Beatriz had once lost the journal she used to document human rights violations, but explained that she had devoted herself to documenting them again. She shared an excerpt with the group: “There is war. There is injustice. But there is also hope and love. No matter what it is, it is the only way I have.”
The love Beatriz portrayed also appeared in other women’s descriptions of their work. Mirma Tica, a young woman of the Philippine Action Network to Control Arms and the WeAct1325 secretariat, explained her self-portrait saying, “In my picture I'm wearing a ribbon like a present. We are all gifts to the world because we are empowered and have the capacity to give to the world.” Similarly, Carmen Lauzon Gatmaytan of Asian Circle 1325 links her advocacies to personal ties: “The butterfly earrings represent my two children who are my inspiration. I know that I am fighting for a better future for them.”
These more poetic representations were balanced with concrete discussions of human rights organising. In another session, Isis Activist School facilitators asked, “What, if any, are your rights as an activist who is working for peace? In what way, if any, do you value these rights in your life?”
The women’s responses reflected their lives as peace defenders—filled with risks, yet tirelessly committed to non-violence:
“I have the right to vote without being dictated to by guns or money.”
“I have the right for protection and security as a peace advocate.”
“I have the right to organise.”
“I have the right not to be tortured.”
“I have the right to know the truth and be heard by my country.”
“I have the right to wellness and well being.”
“I have the right to speak.”
Over the course of the session, they developed two criteria for human rights defenders: first, universal respect for human rights, and second, non-violence. This latter tenet was easier to adhere to in theory than in practice, as public opinion sometimes favours the use of brute force. As the women described, those bearing arms and using violence are often viewed as “defenders” by their communities. This commitment to peace and non-violence is even more complicated, as fear can silence those whose rights are violated. As one woman noted, “Protecting human rights defenders is important, because when their rights aren't protected, others are afraid to speak out.”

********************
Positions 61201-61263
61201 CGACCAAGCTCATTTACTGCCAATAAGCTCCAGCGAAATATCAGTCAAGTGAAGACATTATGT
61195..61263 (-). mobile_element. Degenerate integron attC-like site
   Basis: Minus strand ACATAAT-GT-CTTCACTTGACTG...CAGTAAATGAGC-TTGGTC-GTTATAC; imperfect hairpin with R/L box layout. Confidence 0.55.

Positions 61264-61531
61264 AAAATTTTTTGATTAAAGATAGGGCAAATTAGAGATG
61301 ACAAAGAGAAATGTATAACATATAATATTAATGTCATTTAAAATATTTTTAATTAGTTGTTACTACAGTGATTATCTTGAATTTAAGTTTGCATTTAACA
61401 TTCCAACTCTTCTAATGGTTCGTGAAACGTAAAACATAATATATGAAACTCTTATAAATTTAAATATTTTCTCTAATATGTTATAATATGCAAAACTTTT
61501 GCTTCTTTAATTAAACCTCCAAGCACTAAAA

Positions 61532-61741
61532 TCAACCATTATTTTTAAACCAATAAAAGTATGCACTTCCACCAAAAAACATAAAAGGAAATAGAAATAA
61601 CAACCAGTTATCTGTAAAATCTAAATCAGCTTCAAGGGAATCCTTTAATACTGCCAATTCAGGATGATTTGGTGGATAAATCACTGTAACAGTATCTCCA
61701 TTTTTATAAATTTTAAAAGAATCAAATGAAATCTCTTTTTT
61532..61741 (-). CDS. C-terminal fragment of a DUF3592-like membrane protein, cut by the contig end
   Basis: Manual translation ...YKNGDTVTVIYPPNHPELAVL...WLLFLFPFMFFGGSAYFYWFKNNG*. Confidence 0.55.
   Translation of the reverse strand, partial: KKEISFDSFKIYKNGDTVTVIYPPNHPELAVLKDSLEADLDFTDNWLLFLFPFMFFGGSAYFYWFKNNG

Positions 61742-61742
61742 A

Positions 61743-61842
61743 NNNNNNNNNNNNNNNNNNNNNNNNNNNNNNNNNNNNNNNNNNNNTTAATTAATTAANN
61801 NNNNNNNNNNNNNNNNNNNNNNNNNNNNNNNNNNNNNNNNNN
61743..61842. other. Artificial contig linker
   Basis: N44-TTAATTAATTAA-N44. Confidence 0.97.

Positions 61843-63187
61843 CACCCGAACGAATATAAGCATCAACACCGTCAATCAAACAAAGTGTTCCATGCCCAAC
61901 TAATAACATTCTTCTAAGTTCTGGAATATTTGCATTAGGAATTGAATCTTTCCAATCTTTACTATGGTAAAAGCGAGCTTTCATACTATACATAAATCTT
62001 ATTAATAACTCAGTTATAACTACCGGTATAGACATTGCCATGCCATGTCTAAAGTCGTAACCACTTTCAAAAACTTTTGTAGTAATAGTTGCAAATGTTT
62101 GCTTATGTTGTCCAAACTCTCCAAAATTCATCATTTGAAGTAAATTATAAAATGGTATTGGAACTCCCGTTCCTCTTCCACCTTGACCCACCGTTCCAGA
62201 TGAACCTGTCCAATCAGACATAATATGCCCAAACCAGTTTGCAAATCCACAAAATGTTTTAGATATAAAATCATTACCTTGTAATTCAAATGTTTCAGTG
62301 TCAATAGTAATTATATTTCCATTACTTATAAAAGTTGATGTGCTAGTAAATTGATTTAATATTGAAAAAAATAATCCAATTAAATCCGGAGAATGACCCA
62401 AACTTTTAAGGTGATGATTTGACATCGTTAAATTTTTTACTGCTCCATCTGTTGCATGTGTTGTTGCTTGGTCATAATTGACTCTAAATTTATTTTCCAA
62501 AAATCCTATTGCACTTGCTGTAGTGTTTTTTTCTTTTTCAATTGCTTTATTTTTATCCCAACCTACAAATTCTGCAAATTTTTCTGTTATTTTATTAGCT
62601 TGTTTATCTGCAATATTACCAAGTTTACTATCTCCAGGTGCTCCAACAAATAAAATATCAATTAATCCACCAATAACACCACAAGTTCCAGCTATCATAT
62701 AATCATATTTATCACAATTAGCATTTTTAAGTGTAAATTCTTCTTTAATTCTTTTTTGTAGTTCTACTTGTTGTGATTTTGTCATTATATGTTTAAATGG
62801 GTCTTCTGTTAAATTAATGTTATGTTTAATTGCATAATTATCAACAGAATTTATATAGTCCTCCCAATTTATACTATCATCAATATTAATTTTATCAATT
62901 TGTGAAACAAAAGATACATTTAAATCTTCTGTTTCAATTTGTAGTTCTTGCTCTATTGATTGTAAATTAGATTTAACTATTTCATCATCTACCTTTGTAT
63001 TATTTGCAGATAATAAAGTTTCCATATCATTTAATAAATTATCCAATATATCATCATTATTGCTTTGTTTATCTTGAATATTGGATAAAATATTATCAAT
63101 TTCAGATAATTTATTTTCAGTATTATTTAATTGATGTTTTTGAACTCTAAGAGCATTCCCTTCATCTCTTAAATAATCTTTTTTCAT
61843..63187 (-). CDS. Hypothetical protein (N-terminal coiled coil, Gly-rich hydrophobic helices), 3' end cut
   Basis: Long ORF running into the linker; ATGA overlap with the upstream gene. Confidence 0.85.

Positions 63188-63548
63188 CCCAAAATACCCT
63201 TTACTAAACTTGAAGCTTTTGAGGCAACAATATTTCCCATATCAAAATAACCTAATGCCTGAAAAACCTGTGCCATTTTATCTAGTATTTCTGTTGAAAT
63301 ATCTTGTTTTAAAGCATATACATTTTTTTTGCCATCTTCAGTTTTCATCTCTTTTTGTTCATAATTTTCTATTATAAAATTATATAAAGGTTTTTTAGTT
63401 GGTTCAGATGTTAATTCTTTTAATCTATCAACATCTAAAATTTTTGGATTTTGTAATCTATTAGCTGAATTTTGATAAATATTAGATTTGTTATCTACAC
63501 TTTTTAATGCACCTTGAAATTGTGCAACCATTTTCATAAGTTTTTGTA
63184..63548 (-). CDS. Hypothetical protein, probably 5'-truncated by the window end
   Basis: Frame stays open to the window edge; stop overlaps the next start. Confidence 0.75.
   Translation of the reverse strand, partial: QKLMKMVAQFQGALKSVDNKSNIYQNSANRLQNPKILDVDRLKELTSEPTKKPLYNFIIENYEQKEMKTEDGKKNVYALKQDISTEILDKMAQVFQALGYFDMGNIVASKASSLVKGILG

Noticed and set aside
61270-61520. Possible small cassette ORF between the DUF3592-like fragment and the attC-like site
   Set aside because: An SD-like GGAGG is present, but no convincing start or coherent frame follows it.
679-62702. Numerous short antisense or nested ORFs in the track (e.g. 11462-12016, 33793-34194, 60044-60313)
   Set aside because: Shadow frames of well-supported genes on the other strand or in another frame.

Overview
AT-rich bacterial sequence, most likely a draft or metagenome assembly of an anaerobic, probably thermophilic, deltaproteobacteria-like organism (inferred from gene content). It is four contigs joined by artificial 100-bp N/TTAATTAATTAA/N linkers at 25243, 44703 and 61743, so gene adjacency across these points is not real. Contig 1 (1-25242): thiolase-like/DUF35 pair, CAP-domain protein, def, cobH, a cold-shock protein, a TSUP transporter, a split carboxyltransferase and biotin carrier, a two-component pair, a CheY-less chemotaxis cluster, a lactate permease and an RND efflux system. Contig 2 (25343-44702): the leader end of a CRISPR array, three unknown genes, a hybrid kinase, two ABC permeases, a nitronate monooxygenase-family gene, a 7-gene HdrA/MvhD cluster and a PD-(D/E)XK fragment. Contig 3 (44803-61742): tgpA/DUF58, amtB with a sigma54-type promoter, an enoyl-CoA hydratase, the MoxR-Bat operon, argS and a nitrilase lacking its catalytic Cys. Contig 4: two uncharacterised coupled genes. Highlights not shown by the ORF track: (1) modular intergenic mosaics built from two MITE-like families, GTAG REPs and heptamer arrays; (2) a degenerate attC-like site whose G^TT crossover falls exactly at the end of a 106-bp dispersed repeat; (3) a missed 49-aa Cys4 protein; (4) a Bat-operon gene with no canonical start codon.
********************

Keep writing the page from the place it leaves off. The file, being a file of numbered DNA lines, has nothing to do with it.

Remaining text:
This was of particular importance when the women became targets of the government and military. As another participant shared, “We were conducting a human rights training with youth, when we were approached by soldiers who suspected us of being NPA” (New People’s Army – outlawed armed branch of the Communist Party). In cases such as these, the women’s commitment to nonviolence was of the utmost importance.
When the Isis Activist School on Women Human Rights Defenders closed, the participants sat in a circle and said good-bye. Therese sang her farewell through a traditional song in her native tongue. Bridges had been built and new connections forged. Women from different backgrounds had come together for a few precious days and created a new, feminist community, committed to peace, in the mountains overlooking Lake Taal.
The Isis Activist School for Women Human Rights Defenders for members of Women Engaged in Action on 1325 was conducted on 19-22 November 2013.